• youmaytaxit – remove the spaces
  • YouMayTaxIt – capitalize
  • Y0uM4y74xIt – replace letters with numbers
  • Y0uM4y&4x!7 – use the shift key
  • Y0uM4y&4k!7 – replace letters with their phonetic counterpart, or similar looking characters
  • Y0uM4y&4k!767 – add some number (the year Faraday died)

The beginning may still look recognizable but the end looks like random characters. A trick to use is just hold down shift for a particular segment, I find that most passwords become muscle memory so after adding in numbers throw in a shift key to get those odd characters.

Of course some websites don’t like this very much. I recently tried to update all of my credit card passwords only to find my sweet new passwords was not accepted due to some unacceptable characters.

Finally I don’t use the unique password for every site technique. Instead I have a half dozen or so passwords that are used depending on how secure that login needs to be. Internet forums have a simple six character password while banks and sites that store credit card information have longer, more complex passwords. Every now and then I introduce a new password and sort of shift everything down a level.

The best thing to do is practice so that password becomes set in muscle memory. Of course if you have ever have to login used an iPhone then all bets are off.

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And what a face he has.

And what a face he has.


So why bother with this Facebook thing? What good can come of it when you have been getting by so far just fine?

  • Establishing new venues of communication for reaching a client base, be it a recently published book or an upcoming art show.
  • Find old friends from high school or college. You may not have thought of them for a while or lost contact over the years.
  • Stay in contact with younger family members. While letters, phone calls and e-mail may work for siblings, other relatives may only communicate through Facebook.
  • Establish a place to share photos between friends, if they are already on Facebook.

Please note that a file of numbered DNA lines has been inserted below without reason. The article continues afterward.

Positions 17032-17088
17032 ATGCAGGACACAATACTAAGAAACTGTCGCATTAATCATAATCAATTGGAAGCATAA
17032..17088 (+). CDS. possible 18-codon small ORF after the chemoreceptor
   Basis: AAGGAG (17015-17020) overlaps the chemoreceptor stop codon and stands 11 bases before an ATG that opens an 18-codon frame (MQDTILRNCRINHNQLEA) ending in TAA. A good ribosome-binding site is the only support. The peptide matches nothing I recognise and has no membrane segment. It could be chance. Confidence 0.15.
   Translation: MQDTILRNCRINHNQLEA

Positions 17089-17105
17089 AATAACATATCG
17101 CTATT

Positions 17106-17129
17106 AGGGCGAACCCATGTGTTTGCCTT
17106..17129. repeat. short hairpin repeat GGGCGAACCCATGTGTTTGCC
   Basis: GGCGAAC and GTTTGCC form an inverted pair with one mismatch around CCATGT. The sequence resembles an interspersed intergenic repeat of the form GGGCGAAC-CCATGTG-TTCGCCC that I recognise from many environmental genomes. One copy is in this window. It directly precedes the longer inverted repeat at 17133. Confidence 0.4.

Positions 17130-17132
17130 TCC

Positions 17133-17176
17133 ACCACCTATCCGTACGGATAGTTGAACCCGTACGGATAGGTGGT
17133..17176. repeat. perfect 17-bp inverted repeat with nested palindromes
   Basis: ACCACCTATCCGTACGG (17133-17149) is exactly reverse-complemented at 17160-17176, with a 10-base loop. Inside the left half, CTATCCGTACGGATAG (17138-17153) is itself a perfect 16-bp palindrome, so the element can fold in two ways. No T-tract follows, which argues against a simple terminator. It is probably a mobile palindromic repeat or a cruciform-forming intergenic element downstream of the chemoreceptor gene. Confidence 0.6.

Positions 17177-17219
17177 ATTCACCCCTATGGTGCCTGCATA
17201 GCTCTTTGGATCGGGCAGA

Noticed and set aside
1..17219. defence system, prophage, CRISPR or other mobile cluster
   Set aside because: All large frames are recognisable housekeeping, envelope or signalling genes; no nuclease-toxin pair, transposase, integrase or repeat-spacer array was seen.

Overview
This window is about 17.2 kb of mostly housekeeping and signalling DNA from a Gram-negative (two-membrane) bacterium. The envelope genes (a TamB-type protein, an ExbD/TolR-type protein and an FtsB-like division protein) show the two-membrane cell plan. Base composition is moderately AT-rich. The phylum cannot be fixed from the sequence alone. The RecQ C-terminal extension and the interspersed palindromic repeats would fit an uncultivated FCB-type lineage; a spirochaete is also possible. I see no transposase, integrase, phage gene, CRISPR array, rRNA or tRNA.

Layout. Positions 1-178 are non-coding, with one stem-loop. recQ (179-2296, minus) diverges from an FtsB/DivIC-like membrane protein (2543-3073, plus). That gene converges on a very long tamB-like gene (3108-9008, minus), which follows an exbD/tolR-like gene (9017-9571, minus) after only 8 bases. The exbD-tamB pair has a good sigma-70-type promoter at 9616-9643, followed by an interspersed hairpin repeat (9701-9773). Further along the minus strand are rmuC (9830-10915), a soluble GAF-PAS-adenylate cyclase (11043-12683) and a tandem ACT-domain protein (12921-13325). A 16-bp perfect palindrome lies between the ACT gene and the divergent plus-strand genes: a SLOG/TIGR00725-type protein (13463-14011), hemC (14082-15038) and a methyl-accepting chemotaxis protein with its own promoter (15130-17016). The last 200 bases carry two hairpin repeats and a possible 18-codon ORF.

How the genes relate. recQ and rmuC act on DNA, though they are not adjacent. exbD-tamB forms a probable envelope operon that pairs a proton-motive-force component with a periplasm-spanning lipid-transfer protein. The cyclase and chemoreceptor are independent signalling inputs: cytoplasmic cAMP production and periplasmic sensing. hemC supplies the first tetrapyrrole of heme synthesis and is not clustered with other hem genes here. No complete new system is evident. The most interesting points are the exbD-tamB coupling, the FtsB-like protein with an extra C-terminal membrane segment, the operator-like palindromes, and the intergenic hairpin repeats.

There are four main methods of talking to other people on Facebook. First I would like to define several areas.

A “Wall” is space in a profile where items are posted such as status updates, photos, links and the like. Your newsfeed is your main Facebook page that shows updates from all of your friends, this is where most people spend their time.

  • Write on a wall. This puts the message on either your own or someone’s else’s profile visible to everyone.
  • Comment on an item. You can add comments to items that put onto someone’s wall such a status update (writing on your own wall) or a posted video.
  • Direct message. This is like Facebook e-mail that can be send to multiple people. It also keeps tracks of conversations between so it appears as a thread.
  • Instant messaging. This is just instant messaging through Facebook’s built in client.


Assume everything is available for everyone to read on the entire internet. Even if they say it is not just put up what you would be fine saying or showing to everybody.

At first it was just for University students, and all was good. Then the high schoolers came and there was slight grumbling. And once it was opened to all suddenly those drunken pictures could be seen by coaches, parents and potential employers. While it can’t become available to more people now it is good to keep in mind that everyone can see it.


I get asked a lot about what information to put into the profile section. And the best advice is whatever you want. You can a wealth of information on your favorite books and quotes or leave it blank since you see this is a communication tool. It depends on your goals for Facebook.

On Friends

Some people collect them, others horde a select few. You don’t have to add everyone who asks since some may be random (from collectors) and others you may just not like.

To add friends either search for them by name or e-mail. You can also have Facebook go through your address book to check for people already on Facebook. Or just wait for people to come to you.

As for removing friends, the option is at the bottom of the left column of their profile page. When you do this they are not informed and they can only find out by seeing that you don’t show up on their friends list.

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Typewriters are fun for short periods of time.

Typewriters are fun for short periods of time.

I have been helping a writing coach develop her website: Your Book Starts Here.

Mostly I have been giving advice on layout and design, creating graphics (like the above) and helping finagle register.com‘s webpage creating tool.

Webpage creation tools can be a blessing and a curse, the one for Register.com has some issues with custom header graphics, notably they forget to tell you what size it should be to fit the webpage. That and their tile/no-tile options is always set to tile. The basic templates are decent enough with an odd amount of customization, there is just enough to be not useful.

For example: you can change the colors of links/used links on the webpage but cannot change the background color.

Unfortunately I know enough about graphic design to do well at improving and critiquing websites but I lack the background to build a new one from the ground up.